He was known to change the clothes on the dolls in the shrine to the young girl, and even give them different small purses and such he found. He even had a favorite doll. Augustina was this dolls name. Despite all of this creepiness, by all accounts he was actually a sweet man, and began to give tours in the 1990’s to supplement his income. He collected dolls like this for 50 years.

During his 50 years of collecting his family did not abandon him. His wife died at some point during those 50 years. I am not sure if she stayed on the island with him or if she lived somewhere else, but according to his great nephew,  “He and his wife could never have children because of the island, so my uncle Anastacio took over and then it came to me.” So it seems she continued to stay with him through most of this.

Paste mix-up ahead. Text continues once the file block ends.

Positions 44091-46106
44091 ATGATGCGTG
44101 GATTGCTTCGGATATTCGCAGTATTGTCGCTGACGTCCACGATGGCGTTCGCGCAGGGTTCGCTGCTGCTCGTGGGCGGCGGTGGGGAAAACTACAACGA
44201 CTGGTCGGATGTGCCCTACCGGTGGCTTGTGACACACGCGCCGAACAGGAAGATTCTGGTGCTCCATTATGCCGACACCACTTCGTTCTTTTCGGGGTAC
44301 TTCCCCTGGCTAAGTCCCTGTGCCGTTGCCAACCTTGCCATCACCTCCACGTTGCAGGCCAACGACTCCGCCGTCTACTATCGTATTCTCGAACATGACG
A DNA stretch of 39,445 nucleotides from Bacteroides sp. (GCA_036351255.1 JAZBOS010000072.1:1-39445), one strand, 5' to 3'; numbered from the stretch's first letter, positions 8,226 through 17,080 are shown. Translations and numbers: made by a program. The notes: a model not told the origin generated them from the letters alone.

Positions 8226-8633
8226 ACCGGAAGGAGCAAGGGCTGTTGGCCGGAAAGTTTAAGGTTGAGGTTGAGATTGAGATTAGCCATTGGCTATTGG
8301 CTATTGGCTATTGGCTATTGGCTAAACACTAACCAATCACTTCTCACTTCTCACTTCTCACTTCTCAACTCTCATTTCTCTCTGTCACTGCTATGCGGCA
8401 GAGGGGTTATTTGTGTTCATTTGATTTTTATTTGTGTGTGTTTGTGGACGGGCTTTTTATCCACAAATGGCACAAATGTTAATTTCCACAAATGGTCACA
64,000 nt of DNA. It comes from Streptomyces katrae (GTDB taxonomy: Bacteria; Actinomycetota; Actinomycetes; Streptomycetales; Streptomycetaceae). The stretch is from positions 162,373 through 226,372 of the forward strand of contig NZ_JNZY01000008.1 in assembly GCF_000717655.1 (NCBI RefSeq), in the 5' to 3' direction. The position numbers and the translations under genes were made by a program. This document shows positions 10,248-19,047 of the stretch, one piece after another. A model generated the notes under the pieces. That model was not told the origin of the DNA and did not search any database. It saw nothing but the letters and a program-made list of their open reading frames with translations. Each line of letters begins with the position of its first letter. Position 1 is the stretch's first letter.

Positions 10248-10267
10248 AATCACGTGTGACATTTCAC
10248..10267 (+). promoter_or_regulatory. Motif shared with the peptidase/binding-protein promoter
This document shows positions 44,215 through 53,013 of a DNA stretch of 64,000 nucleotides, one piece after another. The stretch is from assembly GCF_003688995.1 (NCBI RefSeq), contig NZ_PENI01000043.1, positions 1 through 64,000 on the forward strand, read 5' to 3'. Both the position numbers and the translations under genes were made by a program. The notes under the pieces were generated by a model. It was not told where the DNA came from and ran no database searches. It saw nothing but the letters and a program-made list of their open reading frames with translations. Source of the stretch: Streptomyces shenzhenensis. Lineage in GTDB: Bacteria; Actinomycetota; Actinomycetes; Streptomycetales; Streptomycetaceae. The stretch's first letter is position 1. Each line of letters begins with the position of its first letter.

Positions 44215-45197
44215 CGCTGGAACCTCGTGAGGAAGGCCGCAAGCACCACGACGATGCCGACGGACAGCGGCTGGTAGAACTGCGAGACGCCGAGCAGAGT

In 2001, Barerra passed away. According to Julian’s nephew Anastasio, he had come to visit his uncle and help him plant some pumpkins. On the morning of April 21st, they went fishing together on the banks of the canal and Don Julian began to sing. He told his nephew that he was singing to keep the spirits of mermaids at bay, who had been beckoning him to follow them into the water. Thinking not much of his uncle’s ramblings, Anastasio left his uncle for just under an hour to begin some of the pumpkin planting.

When he returned he discovered his uncle Julian face down in the canal by a small pier in the exact same place where the young girl was also said to have drowned. Santana also added “The spirit of the girl came to him and dragged him into the water.” The medical autopsy states that the cause of death was a heart attack, and completely natural for someone pushing 80 years old.